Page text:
• ‘The food fares well in terms of freshness, quantity and effort, and there's a made-to-order pasta bar and a station where roast beef is carved before your eyes.’
    • ‘Nothing was served except meat, which the diners carved from the roast with their knives.’
    slice, cut up, chop, dice
    View synonyms
    1. 2.1 Cut (a slice of meat) from a larger piece:
      [with two objects] ‘he carved himself a slice of beef’
      • ‘I will also, immediately get images in my mind of loads of tall guys, with floppy fringes, carving thin slices of swan.’
      • ‘There's also roast beef, delicately sliced from the rare side or carved away in dense pieces on the well done side.’
      • ‘She carves me a slice, and serves it up with a spoon of the bittersweet cloudberry compôte.’
      • ‘I carve some slices, heat up some tortillas, and pull out some plates.’
      • ‘It was then served by slices being carved from it and being served… with the boar's head!’
      • ‘He carved a slice of baked ham for a wispy, black child with large hungry eyes.’
      slice, cut up, chop, dice
      View synonyms
  • 3Skiing
    Make (a turn) by tilting one's skis on to their edges and using one's weight to bend them so that they slide in an arc.

    • ‘A descent is a source of amusement to my wife, the graceful one; she likes to watch me carve turns.’
    • ‘Turning away from the cairn and the bearded men in luminous jackets gathered about it, we stepped into our skis and pushed off, carving the first turns of our long, final descent.’
    • ‘Most of them had long silky hair and cute ski outfits and could carve turns in the snow like razors.’
    • ‘But when you pick up a little speed and you lean over, you carve a big turn.’
    • ‘It is possible to see the width of the boarder's trail change as you carve turns, and snow sprays satisfyingly when you screech to a stop.’

Phrases

  • be carved on tablets of stone

Phrasal Verbs

  • carve something out

    • 1Take something from a larger whole, especially with difficulty:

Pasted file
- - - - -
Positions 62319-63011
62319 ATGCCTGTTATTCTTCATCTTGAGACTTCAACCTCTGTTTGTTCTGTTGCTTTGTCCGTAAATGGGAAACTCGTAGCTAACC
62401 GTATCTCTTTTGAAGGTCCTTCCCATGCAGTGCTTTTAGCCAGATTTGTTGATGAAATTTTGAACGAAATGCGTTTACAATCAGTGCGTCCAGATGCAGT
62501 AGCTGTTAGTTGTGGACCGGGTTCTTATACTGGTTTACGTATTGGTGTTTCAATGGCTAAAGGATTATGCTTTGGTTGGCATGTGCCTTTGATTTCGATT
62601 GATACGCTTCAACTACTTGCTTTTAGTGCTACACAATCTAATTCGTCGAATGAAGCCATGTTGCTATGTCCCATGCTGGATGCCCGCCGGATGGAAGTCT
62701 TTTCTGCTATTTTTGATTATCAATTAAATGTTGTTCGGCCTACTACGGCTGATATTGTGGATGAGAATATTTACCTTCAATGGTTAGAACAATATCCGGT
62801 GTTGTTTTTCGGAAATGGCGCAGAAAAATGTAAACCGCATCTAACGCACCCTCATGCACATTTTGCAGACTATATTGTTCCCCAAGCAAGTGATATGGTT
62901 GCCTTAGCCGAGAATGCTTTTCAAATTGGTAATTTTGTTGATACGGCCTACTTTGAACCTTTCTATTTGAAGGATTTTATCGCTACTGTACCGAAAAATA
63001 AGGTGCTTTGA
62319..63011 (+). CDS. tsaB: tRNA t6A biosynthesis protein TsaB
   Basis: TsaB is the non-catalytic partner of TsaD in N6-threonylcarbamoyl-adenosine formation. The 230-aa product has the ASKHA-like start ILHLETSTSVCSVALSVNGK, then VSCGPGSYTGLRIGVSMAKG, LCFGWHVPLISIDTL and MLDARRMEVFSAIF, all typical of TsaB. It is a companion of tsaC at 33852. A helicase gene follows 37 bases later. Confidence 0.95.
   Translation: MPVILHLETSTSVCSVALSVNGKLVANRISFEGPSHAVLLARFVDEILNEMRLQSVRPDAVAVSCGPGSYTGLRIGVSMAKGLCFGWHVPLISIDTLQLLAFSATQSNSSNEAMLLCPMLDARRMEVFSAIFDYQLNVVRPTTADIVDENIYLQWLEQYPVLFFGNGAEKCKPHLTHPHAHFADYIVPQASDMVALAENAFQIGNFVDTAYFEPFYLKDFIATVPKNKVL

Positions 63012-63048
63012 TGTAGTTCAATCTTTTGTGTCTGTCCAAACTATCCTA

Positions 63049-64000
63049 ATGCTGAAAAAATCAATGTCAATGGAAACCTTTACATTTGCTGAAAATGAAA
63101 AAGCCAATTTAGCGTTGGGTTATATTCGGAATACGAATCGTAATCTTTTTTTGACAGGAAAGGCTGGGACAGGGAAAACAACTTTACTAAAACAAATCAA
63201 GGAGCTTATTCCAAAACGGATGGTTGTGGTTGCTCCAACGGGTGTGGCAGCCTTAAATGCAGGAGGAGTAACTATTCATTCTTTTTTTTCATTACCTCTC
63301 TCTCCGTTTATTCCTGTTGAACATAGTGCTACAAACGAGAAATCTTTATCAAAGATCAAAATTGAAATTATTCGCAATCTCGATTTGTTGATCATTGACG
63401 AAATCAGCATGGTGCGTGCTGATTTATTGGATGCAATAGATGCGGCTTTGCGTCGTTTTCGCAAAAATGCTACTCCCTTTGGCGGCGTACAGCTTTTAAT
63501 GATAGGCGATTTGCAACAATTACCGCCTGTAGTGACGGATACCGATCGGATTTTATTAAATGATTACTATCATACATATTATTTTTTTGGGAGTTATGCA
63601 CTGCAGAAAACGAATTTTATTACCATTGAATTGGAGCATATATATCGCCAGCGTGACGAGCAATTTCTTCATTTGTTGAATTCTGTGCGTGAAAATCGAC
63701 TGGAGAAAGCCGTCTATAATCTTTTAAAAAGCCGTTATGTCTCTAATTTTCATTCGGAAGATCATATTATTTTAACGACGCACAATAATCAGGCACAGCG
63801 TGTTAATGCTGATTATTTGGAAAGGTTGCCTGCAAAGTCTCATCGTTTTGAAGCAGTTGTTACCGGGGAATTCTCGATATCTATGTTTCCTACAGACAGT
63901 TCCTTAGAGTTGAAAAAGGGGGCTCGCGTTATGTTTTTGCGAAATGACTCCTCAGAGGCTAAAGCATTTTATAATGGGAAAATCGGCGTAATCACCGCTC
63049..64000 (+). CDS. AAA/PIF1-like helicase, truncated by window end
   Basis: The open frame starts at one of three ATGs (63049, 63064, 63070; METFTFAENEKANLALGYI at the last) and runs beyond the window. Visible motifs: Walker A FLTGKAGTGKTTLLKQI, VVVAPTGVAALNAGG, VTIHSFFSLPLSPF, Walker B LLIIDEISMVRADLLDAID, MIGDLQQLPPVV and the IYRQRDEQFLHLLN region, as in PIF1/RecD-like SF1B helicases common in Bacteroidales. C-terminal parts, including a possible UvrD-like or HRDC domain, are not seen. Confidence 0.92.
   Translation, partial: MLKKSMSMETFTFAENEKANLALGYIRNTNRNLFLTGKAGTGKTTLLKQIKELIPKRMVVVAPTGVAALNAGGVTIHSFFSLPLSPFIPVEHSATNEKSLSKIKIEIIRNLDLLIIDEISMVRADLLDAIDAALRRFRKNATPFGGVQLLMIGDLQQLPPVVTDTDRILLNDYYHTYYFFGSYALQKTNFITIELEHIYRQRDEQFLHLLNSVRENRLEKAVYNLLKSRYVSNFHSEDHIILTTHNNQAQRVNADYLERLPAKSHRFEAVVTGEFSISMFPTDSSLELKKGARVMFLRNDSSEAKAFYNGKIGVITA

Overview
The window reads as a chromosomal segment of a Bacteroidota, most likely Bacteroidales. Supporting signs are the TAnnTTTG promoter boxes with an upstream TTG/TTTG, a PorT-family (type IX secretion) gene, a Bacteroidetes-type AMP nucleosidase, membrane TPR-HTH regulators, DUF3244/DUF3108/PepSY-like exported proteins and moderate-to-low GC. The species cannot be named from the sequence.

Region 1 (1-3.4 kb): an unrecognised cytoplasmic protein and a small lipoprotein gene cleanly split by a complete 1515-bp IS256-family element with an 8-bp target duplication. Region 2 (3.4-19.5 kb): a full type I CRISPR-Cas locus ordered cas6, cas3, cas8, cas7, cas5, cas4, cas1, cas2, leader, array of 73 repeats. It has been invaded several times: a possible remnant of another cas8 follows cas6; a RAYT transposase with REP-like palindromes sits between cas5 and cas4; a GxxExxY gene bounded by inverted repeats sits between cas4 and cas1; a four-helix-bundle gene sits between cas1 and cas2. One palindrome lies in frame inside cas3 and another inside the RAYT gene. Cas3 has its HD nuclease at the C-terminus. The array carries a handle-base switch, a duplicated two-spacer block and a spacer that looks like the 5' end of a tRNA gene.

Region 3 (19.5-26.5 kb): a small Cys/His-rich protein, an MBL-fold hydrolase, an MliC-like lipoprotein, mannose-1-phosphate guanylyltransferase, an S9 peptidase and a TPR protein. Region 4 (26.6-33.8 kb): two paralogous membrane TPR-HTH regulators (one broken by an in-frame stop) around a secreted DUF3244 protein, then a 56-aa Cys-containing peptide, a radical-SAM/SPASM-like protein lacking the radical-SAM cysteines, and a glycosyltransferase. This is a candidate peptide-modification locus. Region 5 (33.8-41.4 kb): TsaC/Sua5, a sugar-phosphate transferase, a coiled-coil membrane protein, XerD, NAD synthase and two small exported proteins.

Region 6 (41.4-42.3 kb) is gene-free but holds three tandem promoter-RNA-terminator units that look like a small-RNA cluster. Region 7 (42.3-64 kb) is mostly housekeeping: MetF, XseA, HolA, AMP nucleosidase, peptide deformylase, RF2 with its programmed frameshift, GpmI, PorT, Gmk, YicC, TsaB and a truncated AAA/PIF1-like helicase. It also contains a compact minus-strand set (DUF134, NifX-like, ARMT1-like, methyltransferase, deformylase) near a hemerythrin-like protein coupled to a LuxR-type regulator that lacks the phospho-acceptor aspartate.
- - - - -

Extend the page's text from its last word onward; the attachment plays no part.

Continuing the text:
‘the company hopes to carve out a greater share of the $20 bn market’
      • ‘But since it's difficult to carve a conspiracy theory out of events as straightforward as those, he chooses to misrepresent what occurred.’
      • ‘Train services were carved up into 25 franchises and offered to new companies on seven-year contracts.’
      • ‘A casualty of the post-war mania for partitioning flats, the space had been carved up into claustrophobic rooms.’
      • ‘More than 20 years ago the business was carved up, with Tom assuming control of the hide and leather business, while Louis and John concentrated on property, rendering, pig-breeding and cattle.’
    • 2Establish or create something through painstaking effort:

      ‘he managed to carve out a successful photographic career for himself’
      • ‘I told myself I was going to carve a book out of this mass of papers.’
      • ‘At half-time yesterday, you would have been hard pressed to find anyone at Malleny Park who would have bet money on Boroughmuir carving a win out of this match.’
      • ‘This idea of the rugged individualist, the person who takes care of business on their own, has their own gun and protects their own family and carves a life out of the wilderness.’
      • ‘Far from the gurnings of a sulky celebrity, such a public tirade is typical of a man who has carved a career out of words as well as actions.’
      • ‘Jim Milton, the doyen of crisis management, is bringing his decades of experience to bear in a bid to calm bothered executives and carve a path out of the troubles.’